Democrats supported the Encyclical. President Obama deeply admired “the Pope’s decision to make the case – clearly, powerfully, and with the full moral authority of his position – for action on global climate change.”
In Canada, the response to the Encyclical has been very positive. No politician has criticized Pope Francis. No politician has taken issue with his clear statements on climate change and its impact. So far, Canadian Conservative politicians have avoided comment on the Encyclical.
Take one of the prominent themes of the Encyclical: limiting climate change is necessary to protect the poor. So wealthy developed nations must fund most of the efforts of developing nations to limit their GHG emissions. To this end, the UN is pushing wealthy nations to contribute a total of 100 billion to a Green Climate Fund.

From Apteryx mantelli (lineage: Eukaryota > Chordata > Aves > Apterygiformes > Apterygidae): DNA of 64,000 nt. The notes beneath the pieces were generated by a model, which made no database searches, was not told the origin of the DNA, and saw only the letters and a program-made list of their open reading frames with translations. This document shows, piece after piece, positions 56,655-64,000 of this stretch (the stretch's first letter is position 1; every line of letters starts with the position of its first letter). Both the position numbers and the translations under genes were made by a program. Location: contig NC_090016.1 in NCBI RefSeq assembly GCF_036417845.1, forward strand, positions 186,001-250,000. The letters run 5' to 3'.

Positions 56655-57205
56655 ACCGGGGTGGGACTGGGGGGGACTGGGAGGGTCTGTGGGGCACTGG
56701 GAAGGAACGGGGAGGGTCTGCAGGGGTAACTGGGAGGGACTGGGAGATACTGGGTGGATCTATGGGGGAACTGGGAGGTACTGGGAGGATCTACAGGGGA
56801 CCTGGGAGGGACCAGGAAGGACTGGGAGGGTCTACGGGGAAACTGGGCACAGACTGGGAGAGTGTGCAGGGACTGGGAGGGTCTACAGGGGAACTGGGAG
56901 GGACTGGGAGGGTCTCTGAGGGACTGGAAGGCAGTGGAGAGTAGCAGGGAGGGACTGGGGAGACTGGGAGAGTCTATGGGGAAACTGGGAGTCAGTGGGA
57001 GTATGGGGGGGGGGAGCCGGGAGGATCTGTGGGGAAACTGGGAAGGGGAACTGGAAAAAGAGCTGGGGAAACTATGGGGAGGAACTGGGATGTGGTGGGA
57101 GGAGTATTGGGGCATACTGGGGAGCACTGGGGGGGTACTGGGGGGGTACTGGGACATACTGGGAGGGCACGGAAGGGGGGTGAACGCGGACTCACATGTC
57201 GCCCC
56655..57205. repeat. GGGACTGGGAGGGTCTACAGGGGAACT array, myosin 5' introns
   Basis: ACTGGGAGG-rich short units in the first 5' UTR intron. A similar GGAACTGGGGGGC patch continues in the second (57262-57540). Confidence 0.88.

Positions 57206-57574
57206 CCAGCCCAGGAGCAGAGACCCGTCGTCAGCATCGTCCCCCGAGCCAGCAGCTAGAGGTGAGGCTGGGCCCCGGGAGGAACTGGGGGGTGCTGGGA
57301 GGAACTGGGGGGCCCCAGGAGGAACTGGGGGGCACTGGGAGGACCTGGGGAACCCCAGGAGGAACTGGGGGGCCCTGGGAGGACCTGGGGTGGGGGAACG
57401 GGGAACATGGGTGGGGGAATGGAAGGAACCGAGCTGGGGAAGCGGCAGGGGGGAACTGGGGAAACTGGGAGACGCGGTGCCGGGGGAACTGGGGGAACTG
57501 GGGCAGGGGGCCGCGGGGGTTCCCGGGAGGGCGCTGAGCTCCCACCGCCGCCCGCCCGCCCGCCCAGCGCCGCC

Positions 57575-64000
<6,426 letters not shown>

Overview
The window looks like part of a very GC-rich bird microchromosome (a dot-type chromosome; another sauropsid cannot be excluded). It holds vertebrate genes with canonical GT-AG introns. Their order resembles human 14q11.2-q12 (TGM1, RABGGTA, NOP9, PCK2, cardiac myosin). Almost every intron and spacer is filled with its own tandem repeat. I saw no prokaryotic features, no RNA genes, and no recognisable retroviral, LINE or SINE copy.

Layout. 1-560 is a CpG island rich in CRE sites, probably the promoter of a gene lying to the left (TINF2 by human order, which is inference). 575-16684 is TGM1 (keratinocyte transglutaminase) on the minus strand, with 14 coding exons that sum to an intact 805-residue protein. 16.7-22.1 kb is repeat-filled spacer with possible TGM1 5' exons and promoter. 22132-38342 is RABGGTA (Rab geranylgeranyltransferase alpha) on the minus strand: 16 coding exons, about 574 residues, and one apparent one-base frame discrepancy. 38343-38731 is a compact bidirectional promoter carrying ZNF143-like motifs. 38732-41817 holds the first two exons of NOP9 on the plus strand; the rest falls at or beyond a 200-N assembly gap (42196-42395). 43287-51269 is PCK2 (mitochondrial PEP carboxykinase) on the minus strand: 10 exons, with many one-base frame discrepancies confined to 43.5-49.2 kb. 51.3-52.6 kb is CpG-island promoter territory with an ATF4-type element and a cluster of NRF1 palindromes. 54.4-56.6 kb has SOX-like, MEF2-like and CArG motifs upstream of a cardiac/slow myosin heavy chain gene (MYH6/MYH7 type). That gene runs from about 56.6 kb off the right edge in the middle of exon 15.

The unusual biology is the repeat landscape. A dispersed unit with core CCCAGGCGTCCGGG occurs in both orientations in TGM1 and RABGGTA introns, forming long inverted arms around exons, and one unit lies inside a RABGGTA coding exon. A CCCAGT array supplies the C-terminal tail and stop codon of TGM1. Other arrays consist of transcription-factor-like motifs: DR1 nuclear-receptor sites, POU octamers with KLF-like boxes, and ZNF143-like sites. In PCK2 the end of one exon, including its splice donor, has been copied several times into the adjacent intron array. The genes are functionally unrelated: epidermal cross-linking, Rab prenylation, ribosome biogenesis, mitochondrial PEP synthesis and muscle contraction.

US Republicans see the demand for financial aid as part of a UN-based socialist scheme to transfer wealth to others. Politicians in several countries have adopted this characterization as their own. For instance, Tony Abbott, the Prime Minister of Australia, has said: “No more “socialism masquerading as environmentalism.”
Yet in response to the release of the Encyclical, a spokesperson for Abbott stated: “The Prime Minister has always maintained that climate change is real, mankind does make a contribution, and that it’s important to have a strong and effective policy to deal with it.”
To conclude: denialist politicians will have to substantially re-think why they object to climate change measures. Blatantly superficial talking points will not be sufficient.